It seemed not so long ago, communicating and interacting with customers was relatively simple. Customers would receive advertisements, talk to storefront workers, call customer service… many businesses understood their consumers well, and stuck to the methods that proved successful.
In the 1970’s there were already over 125 published definitions of the word ‘communication’, and still it can mean so many things today that it’s difficult to pinpoint.
Sarah Trenholm, author of “Thinking through Communication”, offers two of her favorite definitions. For simplicity, communication can be described as “a process of acting on information.”
But more thoroughly, “Communication…is an effort after meaning, a creative act initiated by man in which he seeks to discriminate and organize cues so as to orient himself in his environment and satisfy his changing needs.”
It seems the latter definition fits in well with the business world we know today, and two parts of it stand out to me.
- Organize cues as to orient herself in her environment
- Satisfy her changing needs
Surely these are important aspects of customer communication, but what does that translate to for businesses today? Well hello again, mobile.
Getting consumers comfortable
Smartphone and mobile device usage has risen steeply, and by now it seems most businesses are aware of mobile, and the potential impacts that it can have on business operations.
“The mobile device is essentially becoming the mouse to the physical world,” says Jay Yanko, a managing principal of retail at Verizon. Basically, mobile and mobile features, while continuing to mature, are starting to become accepted by a large number of consumers. The integration of mobile to all sorts of business activities is now widespread, and will continue to grow in the future.
As with many (new) technologies, widespread acceptance and usage can be slow to develop. Some first movers and early adopters have been relishing the mobile environment for years, but the majority of consumers were still coming to terms with mobile and the changes it brings. It is only natural that changes to the status quo provide some sense of unease.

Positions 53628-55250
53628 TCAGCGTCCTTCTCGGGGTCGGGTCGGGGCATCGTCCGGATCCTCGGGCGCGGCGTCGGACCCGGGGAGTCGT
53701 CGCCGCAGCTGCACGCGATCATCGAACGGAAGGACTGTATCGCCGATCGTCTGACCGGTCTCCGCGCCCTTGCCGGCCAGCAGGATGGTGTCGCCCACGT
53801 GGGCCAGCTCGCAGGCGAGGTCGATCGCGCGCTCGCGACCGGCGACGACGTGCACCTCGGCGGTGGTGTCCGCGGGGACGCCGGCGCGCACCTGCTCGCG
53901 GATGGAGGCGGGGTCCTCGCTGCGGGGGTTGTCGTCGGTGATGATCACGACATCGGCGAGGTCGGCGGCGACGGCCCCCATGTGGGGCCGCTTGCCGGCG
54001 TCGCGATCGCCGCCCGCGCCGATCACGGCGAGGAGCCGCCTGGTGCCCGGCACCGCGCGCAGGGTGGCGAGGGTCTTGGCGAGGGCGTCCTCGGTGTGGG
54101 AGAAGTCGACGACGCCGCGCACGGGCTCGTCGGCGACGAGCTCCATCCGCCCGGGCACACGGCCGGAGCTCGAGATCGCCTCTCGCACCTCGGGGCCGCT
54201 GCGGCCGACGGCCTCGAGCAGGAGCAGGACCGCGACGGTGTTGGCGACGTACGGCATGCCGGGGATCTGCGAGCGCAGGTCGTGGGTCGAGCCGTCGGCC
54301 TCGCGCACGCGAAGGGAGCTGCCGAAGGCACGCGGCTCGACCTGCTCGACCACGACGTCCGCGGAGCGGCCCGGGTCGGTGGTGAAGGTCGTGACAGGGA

However, it seems the tides are starting to turn. In 2013, the percentage of consumers willing to share their GPS location with businesses nearly doubled over the 2012 figures, to about 36%. A large increase is also expected this year, signaling that mobile users are becoming more comfortable with the technology and its applications.
This ties in directly to the communication definition above; as consumers organize cues to orient themselves in their environment, it is through mobile that businesses can interact with customers and provide real-time cues to affect shopping patterns and decisions.
To further exhibit mobile’s acceptance, the practice of showrooming can be examined. Showrooming, testing out items in a physical store before purchasing them online, was a common practice in recent years. However, the amount of online purchases resulting from showrooming declined by about 20% in 2013 compared to 2012, according to a current IBM study.
IBM Retail Consulting leader Jill Puleri tells us, “It’s really an interesting point here, where people are just more comfortable to go direct to online versus having to go to a store first.”
Satisfying your customers
The other important aspect of communication I mentioned earlier is the ability to satisfy consumers’ changing needs. As consumer lifestyles integrate with mobile devices, so too do their expectations for retailers.
Returning to the current IBM study, the company identifies the five most important factors (or needs) to shoppers making either brick & mortar or online purchases:
- Price consistency across shopping channels
- The ability to ship out-of-stock items directly to a home address
- Options to track the status of an order
- Consistent product assortment across channels
- The ability to return online purchases to the store
Many businesses have already moved towards implementing an omni-channel strategy, where efforts are coordinated and consistent across many different mediums. More are sure to follow this year.
Lastly, it’s important to know a customer’s limits. We all strive to satisfy our customers, but how much communication would a certain customer like to receive? Give your consumers options as to how much communication they receive from your business; it’s unlikely that each customer wants the amount that is currently being sent to them.
Passive mobile marketing tactics such as QR codes and NFC tags are great because they allow consumers to choose how much and when they receive information. Opt-ins that provide different options for communication are also vital, giving consumers the ability to choose the amount or intrusiveness of communication.
In a day where communication has a rather enigmatic meaning, for businesses it still boils down to developing customer relationships based on interaction.
Photo Credit: http://loveisinfinite.wordpress.com/